In this edition of Guest Post, I introduce Val. Val is the mother of six kids who she raised in the seventies and eighties, which she discusses in today’s guest post. Val enjoys crocheting blankets and scarves. If you are interested in her blankets, you can email her a firstname.lastname@example.org.
I married for the first time at the age of 20 in April of 1975. I had my first son in April of 1976 when I was 21. I had my second son in August of 1978 and I had my third son in November of 1979. We divorced in October 1981.
I married for the second time in November of 1982. A week later our first son was born December of 1982, (my fourth child). I had our second son in March of 1985, (my fifth child). I had our only daughter in April of 1986, (my sixth child). We divorced in June of 2000, (but separated in October of 1998).
Raising my children during the seventies and eighties was totally different than raising children now. We had computers but nothing like now. Computers then were mainly used by businesses and the military. We certainly had no access to apps or any kind of browser search, (Google, Bing, Yahoo, etc.}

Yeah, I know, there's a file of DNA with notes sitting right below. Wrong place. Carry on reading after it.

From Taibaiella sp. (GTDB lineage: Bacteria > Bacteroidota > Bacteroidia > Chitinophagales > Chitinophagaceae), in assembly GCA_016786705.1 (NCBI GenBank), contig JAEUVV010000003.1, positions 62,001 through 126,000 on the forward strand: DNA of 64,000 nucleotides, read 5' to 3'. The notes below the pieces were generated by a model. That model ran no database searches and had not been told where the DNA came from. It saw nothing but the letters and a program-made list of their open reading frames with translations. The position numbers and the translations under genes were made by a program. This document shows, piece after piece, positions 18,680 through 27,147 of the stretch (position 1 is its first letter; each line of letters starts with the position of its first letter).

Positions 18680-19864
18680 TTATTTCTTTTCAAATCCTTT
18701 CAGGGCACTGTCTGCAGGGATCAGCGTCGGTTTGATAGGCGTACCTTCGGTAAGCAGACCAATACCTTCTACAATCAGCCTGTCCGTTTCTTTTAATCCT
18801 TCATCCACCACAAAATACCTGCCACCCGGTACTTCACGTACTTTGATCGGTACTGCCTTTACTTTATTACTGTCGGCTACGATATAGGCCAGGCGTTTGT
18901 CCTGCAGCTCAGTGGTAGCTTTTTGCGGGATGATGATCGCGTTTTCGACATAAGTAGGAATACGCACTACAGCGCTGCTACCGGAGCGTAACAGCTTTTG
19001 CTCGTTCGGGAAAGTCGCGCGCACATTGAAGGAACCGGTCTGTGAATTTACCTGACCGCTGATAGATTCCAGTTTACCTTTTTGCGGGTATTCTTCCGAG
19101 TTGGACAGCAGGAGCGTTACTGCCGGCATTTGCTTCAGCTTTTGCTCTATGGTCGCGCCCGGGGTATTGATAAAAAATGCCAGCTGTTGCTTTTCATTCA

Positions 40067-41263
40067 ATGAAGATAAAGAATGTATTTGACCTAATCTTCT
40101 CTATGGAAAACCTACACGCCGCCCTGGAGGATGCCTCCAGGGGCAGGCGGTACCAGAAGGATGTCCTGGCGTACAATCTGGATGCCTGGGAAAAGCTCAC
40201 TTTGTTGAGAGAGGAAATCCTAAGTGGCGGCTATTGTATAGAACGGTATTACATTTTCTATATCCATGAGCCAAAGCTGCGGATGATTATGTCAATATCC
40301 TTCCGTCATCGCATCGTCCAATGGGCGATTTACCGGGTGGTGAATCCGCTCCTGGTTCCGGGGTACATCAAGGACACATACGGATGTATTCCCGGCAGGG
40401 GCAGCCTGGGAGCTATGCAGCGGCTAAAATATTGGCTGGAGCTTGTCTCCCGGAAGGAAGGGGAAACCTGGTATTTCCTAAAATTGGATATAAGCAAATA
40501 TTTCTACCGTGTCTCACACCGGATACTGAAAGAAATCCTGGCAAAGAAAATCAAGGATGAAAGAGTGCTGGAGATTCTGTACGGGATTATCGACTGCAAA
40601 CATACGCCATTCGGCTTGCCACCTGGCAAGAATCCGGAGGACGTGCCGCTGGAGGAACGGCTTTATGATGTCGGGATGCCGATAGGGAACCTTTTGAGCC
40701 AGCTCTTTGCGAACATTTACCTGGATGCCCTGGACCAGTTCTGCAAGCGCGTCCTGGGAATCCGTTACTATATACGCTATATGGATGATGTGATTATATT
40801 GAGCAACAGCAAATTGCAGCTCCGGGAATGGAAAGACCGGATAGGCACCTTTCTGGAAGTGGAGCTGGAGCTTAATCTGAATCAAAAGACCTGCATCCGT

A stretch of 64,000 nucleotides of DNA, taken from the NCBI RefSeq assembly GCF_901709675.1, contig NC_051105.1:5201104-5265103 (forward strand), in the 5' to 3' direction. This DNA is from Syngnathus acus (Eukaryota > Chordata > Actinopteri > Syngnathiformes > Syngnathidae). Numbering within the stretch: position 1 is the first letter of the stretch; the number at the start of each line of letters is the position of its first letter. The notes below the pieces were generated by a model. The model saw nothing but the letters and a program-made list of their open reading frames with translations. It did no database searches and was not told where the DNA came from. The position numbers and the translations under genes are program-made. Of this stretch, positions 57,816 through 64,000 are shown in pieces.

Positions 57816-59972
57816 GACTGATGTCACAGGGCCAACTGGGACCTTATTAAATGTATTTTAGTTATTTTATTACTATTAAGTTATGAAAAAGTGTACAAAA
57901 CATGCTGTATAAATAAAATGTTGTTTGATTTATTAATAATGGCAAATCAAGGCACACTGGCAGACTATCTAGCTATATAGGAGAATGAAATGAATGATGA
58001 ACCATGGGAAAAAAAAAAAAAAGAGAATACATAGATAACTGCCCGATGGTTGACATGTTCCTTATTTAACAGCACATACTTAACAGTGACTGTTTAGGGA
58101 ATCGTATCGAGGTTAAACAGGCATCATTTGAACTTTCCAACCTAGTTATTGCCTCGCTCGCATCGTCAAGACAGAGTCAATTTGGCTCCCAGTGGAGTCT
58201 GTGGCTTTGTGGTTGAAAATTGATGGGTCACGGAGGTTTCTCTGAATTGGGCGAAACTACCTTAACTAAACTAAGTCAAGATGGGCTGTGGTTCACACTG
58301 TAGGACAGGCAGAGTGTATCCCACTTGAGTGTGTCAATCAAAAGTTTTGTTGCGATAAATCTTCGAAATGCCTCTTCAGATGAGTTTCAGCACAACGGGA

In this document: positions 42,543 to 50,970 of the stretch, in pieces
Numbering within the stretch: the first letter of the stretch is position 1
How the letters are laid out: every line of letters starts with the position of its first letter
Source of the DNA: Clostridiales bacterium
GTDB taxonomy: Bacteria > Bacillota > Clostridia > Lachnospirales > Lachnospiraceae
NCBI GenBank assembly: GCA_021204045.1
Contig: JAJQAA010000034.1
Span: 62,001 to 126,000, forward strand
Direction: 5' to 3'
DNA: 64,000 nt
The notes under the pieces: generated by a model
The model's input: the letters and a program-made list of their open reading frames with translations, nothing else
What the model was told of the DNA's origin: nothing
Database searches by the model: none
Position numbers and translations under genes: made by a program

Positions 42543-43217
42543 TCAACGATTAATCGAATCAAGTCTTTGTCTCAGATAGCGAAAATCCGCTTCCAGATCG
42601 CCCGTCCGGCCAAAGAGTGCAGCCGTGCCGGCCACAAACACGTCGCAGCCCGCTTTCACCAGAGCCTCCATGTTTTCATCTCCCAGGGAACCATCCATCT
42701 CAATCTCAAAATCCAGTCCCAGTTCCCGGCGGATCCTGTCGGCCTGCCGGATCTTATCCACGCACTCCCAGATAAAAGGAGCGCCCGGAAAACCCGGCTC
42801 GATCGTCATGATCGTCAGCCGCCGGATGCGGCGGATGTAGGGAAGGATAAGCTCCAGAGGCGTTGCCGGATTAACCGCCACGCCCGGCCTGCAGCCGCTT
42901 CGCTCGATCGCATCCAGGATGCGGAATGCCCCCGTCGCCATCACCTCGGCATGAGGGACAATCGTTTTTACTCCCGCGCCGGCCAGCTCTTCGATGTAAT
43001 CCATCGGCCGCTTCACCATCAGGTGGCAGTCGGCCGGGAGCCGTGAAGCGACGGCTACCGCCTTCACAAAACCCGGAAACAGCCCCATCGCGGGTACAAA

I personally had no support from my family and I didn’t have a lot of friends. If I asked for any kind of help or support, I always got the same answer from my Mother. ‘’Deal With It,’’ or ‘’After you move out to be on your own, you’re no longer our responsibility.’’
Husbands, friends and family behaved very differently back in the seventies & eighties. Husbands believed it was their job to feed, clothe, and put a roof over his family’s heads, not to help take care of the children; especially when it came time to change baby’s diaper, give baby their bottle, or bath. According to society back then, it was the mother’s job to do all those things. That also included taking baby out for a walk in their stroller or carriage, or taking baby to the lake, the Park, or to the beach.
I struggled everyday. I also struggled with my self-confidence and low self-esteem. My dad was verbally abusive when I was a teenager. After he retired in 1970 from the Air Force, he began drinking heavily. Eventually he became an alcoholic. So after putting me down and telling me I’d never amount to anything, I’d never be a good mother and my kids would all hate me, I believed it.
After marrying and divorcing twice, losing my kids in both divorces, my father still has to have ‘’the last word”; even from his Grave!
My Mom never told me what to expect if I got married or had kids. I guess you could call it on the job training.
In spite of all my mistakes, knowing I had or might have ‘’failed’’ my children, I know they are doing well.
I guess in conclusion you can say that it was tough raising kids in the seventies and eighties was not easy!